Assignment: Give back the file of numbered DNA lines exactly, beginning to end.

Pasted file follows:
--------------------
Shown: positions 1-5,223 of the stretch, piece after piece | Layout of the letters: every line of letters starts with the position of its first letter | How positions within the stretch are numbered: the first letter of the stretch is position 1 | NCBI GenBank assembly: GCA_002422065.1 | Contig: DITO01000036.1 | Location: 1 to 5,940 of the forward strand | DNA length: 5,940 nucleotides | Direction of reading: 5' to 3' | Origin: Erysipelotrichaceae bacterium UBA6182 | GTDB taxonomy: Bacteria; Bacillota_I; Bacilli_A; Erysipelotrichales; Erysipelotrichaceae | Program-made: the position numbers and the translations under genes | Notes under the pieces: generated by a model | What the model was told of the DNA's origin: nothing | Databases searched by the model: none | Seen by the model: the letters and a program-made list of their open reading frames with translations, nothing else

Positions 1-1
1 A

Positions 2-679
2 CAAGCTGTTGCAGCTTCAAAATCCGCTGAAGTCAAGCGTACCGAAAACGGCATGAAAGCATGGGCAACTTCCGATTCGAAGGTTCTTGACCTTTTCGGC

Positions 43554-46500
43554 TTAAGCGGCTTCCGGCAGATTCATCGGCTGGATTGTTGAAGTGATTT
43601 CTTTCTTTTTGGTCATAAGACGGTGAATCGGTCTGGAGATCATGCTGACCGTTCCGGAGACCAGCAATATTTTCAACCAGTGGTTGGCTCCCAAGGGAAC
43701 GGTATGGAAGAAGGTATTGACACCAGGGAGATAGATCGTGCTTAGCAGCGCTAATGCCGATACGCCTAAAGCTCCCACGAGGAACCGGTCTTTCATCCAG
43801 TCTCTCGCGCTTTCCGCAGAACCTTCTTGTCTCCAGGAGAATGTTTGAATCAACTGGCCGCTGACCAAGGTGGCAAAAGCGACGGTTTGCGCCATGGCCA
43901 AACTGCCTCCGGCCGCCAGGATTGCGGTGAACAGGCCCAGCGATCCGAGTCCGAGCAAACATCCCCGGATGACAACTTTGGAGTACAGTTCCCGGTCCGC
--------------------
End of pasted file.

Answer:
Shown: positions 1-5,223 of the stretch, piece after piece | Layout of the letters: every line of letters starts with the position of its first letter | How positions within the stretch are numbered: the first letter of the stretch is position 1 | NCBI GenBank assembly: GCA_002422065.1 | Contig: DITO01000036.1 | Location: 1 to 5,940 of the forward strand | DNA length: 5,940 nucleotides | Direction of reading: 5' to 3' | Origin: Erysipelotrichaceae bacterium UBA6182 | GTDB taxonomy: Bacteria; Bacillota_I; Bacilli_A; Erysipelotrichales; Erysipelotrichaceae | Program-made: the position numbers and the translations under genes | Notes under the pieces: generated by a model | What the model was told of the DNA's origin: nothing | Databases searched by the model: none | Seen by the model: the letters and a program-made list of their open reading frames with translations, nothing else

Positions 1-1
1 A

Positions 2-679
2 CAAGCTGTTGCAGCTTCAAAATCCGCTGAAGTCAAGCGTACCGAAAACGGCATGAAAGCATGGGCAACTTCCGATTCGAAGGTTCTTGACCTTTTCGGC

Positions 43554-46500
43554 TTAAGCGGCTTCCGGCAGATTCATCGGCTGGATTGTTGAAGTGATTT
43601 CTTTCTTTTTGGTCATAAGACGGTGAATCGGTCTGGAGATCATGCTGACCGTTCCGGAGACCAGCAATATTTTCAACCAGTGGTTGGCTCCCAAGGGAAC
43701 GGTATGGAAGAAGGTATTGACACCAGGGAGATAGATCGTGCTTAGCAGCGCTAATGCCGATACGCCTAAAGCTCCCACGAGGAACCGGTCTTTCATCCAG
43801 TCTCTCGCGCTTTCCGCAGAACCTTCTTGTCTCCAGGAGAATGTTTGAATCAACTGGCCGCTGACCAAGGTGGCAAAAGCGACGGTTTGCGCCATGGCCA
43901 AACTGCCTCCGGCCGCCAGGATTGCGGTGAACAGGCCCAGCGATCCGAGTCCGAGCAAACATCCCCGGATGACAACTTTGGAGTACAGTTCCCGGTCCGC